Evolution doesn’t always end in success for every organism. In fact, for some, it seems to result in exactly what a species most fears: extinction. A new study by Charles Mitchell from the University of Buffalo’s geology department found that a tiny, long-lived, marine organism far outlived its evolutionary successors. Mitchell, working with Michael J. Melchin of St. Francis Xavier University in Nova Scotia, Canada, Chris B. Cameron from the Universite de Montre,l; and Jorg Maletz of the Frei Universitat Berlin, analyzed the morphology of these marine creatures, known as rhabdopleurids to determine their evolutionary lineage. Rhabdopleura compacta are millimeter-long seafloor-dwelling creatures that use their two tentacled arms to filter through ocean water and pick out their microscopic food. They form orange, tube-like colonies on the shells of dead clams in oceans worldwide. Their most amazing feat: they have been living like this for the past 500 million years.
Mitchell and colleagues compared the structure and form of rhabdopleurids to that of ancient zooplankton, known as pelagic graptolites. They found that rhabdopleurids were the evolutionary precursor to these prehistoric zooplankton. Most interesting is that pelagic graptolites went extint 350 million years ago, whereas rhabdopleurids remain a thriving species today. Zooplankton evolved to live near the ocean surface; but the un-evolved rhabdopleurids took the conservative approach and stayed on the bottom of the sea. Zooplankton did survive for a period of time and in fact played important roles in this new, surface-water ecosystem. But their extinction shows that sometimes remaining unchanged may in fact be more advtanageous for a species. “Conservative lineages may weather the storms of climate change and other events,” said Mitchell, “but do not become big parts of the ecosystem, whereas the major players are impressive but often brought low by mass extinction and other slings and arrows of outrageous fortune.” (listen to Mitchell tell more about his study in this radio short). Surpiringly enough, not evolving can be more advantageous in the long run and sometimes the simpler organisms do win that game each and every organism on Earth plays: that of survival.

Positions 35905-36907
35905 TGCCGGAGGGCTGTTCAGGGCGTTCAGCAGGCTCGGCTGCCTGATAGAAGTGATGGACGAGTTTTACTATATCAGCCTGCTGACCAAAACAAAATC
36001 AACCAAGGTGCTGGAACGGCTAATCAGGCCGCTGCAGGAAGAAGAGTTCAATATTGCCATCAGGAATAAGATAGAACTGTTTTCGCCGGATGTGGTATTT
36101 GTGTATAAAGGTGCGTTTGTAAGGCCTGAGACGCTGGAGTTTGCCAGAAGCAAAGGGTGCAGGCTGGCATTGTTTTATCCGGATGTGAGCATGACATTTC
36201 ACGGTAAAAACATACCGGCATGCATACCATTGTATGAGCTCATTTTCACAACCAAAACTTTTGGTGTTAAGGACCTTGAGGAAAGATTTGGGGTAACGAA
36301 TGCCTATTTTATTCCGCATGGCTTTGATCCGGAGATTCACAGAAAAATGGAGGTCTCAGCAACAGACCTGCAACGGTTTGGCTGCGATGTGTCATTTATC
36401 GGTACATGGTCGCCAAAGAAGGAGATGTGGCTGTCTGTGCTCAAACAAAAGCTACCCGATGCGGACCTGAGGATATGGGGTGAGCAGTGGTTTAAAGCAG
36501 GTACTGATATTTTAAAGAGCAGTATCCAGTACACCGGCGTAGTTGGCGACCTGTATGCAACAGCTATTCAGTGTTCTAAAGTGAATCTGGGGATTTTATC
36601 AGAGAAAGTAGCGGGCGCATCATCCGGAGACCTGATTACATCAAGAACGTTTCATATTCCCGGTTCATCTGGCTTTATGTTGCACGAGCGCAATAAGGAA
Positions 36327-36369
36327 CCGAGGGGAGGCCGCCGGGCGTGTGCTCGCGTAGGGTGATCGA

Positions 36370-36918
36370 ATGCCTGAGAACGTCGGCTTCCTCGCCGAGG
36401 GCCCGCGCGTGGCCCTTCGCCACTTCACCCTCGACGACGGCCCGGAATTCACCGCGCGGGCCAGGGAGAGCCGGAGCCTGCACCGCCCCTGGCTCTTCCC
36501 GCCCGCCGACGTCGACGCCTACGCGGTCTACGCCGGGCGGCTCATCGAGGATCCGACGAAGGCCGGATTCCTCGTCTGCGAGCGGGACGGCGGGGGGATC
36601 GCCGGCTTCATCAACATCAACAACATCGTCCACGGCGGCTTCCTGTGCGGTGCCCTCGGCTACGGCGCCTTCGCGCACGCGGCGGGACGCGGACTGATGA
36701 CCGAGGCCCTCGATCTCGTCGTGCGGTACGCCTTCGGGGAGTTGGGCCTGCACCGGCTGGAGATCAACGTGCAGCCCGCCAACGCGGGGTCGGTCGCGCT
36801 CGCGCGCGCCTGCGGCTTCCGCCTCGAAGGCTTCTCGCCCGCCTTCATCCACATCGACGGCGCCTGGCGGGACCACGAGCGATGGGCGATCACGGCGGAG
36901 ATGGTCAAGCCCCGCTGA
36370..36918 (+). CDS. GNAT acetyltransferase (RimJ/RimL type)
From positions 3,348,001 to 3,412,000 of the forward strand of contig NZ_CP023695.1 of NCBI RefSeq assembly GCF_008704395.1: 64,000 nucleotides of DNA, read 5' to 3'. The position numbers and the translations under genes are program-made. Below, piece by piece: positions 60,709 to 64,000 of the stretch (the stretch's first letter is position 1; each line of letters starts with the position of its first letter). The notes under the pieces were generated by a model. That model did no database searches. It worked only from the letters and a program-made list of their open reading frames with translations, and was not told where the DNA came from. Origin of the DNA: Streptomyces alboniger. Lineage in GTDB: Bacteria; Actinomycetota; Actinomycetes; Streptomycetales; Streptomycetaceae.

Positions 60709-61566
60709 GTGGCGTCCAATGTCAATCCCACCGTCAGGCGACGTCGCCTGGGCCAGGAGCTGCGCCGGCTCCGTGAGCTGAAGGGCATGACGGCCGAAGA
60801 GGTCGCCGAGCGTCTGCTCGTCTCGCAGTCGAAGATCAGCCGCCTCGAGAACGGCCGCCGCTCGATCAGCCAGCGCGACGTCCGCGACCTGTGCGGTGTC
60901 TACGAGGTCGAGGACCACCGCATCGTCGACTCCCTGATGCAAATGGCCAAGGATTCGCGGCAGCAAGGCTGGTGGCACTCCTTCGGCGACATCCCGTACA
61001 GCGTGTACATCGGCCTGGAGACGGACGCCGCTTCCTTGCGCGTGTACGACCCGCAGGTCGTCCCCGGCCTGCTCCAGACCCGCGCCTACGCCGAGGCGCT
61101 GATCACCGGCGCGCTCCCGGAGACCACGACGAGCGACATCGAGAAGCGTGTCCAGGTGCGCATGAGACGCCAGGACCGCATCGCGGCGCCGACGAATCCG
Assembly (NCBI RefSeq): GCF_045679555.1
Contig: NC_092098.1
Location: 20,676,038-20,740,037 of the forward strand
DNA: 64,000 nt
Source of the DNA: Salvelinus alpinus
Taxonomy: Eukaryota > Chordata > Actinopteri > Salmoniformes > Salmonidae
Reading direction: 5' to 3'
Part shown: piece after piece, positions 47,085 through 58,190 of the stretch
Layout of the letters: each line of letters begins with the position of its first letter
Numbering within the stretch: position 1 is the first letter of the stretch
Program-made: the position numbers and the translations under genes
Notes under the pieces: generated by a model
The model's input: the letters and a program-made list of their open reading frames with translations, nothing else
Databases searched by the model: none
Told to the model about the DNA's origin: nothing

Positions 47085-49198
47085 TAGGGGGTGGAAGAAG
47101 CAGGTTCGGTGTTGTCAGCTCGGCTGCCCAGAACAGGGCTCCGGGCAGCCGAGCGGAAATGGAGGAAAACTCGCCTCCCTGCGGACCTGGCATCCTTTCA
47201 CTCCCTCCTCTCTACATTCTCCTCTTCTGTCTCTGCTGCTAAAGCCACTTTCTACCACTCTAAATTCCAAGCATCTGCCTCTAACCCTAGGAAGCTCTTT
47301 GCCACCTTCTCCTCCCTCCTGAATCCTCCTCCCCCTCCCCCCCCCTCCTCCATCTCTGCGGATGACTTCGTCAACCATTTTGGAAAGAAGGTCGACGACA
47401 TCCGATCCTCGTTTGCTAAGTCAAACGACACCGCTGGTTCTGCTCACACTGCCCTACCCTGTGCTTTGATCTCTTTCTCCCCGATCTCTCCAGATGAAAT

Find this study in the journal Lethaia.
Read the press release for Mitchell’s study at www.buffalo.edu.
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